Whether you’re buying a new or second-hand car, it’s worthwhile considering a diesel-engined vehicle. Although diesel fuel is around the same price as unleaded petrol in the UK, diesels are cheaper to run (e.g. 35 to 40 per cent better fuel consumption) and have a much longer engine life.
Car sales are covered by the Misrepresentation of Goods Act 1967, which means that a seller cannot lawfully make false claims. If you buy from a dealer, you’re additionally covered by the Sale of Goods Act 1979, which says a car must be of ‘merchantable’ quality and good for the purpose intended. Which? magazine publishes an annual Which? Car edition containing independent information on best buys, performance, comfort, convenience, reliability, trouble spots, running costs, safety, recalls, and new and second-hand prices. New and used car reports are available from the AA’s Car Buyer’s Guide (0870-600 0376).
Making comparisons between new car prices in different countries is often difficult because of fluctuating exchange rates and the different levels of standard equipment. These may include electric windows and mirrors, central locking, electric sun roof, alloy wheels, stereo radio/cassette/CD, power steering, ABS, air bags, automatic transmission, leather or power seats, cruise control and air conditioning. Some manufacturers include many of these items as standard equipment, while others charge dearly for them as ‘optional extras’. A catalytic converter is fitted as standard equipment to all petrol-engined cars sold in the UK. Paying for expensive optional extras on many cars is unlikely to increase the car’s value when you sell it, although many cars are easier to sell with options such as power steering, central locking and electric windows. Capital depreciation is a greater threat than rust to a new car owner, as a car’s value can drop by as much as 60 per cent within three to four years.
The manufacturer’s list price includes the wholesale price, the dealer’s profit, car tax and 17.5 per cent VAT on all these items. In addition, you must usually pay for delivery (average £450), number plates (e.g. £25), a tank of petrol, floor mats, mud flaps and road tax. Delivery charges have increased considerably in recent years and are a rip-off used to hike car prices (and are exclusive to motor vehicles). They can vary considerably for the same car, depending on the supplier. When comparing prices, ask dealers for the on-the-road price, including delivery and the other charges listed above.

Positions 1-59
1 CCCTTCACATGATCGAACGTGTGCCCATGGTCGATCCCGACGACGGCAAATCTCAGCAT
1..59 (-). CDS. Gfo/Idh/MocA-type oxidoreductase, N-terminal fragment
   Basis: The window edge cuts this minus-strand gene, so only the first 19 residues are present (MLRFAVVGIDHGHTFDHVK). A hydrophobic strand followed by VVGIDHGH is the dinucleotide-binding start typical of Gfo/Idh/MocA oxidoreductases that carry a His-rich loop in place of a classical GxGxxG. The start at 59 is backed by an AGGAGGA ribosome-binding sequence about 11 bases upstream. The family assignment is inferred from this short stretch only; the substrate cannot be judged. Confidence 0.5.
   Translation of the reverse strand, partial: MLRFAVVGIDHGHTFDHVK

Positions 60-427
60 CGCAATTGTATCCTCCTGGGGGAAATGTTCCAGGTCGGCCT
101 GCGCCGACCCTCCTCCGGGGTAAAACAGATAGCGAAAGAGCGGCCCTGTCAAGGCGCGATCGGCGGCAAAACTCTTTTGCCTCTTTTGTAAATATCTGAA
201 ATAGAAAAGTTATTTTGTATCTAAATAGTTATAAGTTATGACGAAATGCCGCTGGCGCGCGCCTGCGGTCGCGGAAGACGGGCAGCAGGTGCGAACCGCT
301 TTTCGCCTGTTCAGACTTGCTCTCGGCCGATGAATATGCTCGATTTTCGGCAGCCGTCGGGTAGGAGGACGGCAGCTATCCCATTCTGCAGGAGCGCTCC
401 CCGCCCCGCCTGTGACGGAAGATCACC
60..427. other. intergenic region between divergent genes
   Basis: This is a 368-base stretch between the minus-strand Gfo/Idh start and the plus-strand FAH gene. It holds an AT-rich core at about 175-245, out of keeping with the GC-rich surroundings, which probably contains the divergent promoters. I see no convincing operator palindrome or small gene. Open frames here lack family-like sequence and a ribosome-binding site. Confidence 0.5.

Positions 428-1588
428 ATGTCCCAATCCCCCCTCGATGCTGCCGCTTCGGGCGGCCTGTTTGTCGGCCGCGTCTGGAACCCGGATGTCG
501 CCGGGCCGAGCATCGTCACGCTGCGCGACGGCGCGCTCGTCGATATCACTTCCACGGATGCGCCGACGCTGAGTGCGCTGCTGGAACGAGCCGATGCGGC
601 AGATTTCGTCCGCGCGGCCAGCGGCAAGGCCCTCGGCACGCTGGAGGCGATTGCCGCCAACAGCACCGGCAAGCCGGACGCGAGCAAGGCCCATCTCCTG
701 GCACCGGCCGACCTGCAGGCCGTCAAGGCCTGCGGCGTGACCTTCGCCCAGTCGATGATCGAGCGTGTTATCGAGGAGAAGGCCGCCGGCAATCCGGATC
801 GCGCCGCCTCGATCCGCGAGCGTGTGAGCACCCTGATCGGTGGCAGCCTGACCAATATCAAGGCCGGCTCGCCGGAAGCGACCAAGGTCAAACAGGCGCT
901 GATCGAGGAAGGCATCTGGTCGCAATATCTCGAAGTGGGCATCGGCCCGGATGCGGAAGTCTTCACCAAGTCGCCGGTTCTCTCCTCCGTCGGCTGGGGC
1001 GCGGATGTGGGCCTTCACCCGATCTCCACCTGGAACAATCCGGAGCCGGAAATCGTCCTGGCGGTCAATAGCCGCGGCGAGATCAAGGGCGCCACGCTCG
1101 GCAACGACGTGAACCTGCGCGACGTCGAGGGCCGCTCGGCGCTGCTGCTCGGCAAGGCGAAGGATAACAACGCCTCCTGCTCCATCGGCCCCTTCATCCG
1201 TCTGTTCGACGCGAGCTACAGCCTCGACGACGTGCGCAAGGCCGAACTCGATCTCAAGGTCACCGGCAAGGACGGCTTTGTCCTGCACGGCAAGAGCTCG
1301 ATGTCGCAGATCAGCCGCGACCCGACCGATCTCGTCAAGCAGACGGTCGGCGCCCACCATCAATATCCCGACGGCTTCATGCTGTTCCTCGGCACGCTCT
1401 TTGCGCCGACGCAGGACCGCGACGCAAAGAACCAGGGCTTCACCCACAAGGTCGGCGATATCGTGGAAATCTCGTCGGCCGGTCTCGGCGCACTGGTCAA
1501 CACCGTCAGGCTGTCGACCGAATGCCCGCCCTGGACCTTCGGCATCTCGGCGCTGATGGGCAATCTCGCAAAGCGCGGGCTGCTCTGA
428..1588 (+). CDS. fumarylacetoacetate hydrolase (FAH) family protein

Another important aspect of buying a new car is the warranty period, during which major parts are insured against replacement. Many manufacturers now provide extended warranties of up to four years with unlimited mileage and most others offer an extended warranty for an annual fee (usually with a mileage limit). Some manufacturers offer three years (or longer) unlimited mileage or a limit of 96,000km (60,000mi). If you do a high annual mileage and change your car every two or three years, you would be well advised to buy a car with an extended warranty or pay for extra cover. However, warranties usually contain a range of get-out clauses for manufacturers.
Shop around and compare prices, discounts and incentives from a number of dealers. There has been a slump in sales to private buyers (rather than fleet sales) in recent years, which means that buyers can usually get a good deal. Free insurance, servicing and petrol are just some of the added incentives offered in recent years. You can often get a good bargain by buying an old model that has been, or is due to be, replaced by a new model. When new registration numbers are issued, it’s a good time to buy a new car with the previous year’s registration number, which may be sold for thousands of pounds below the list price.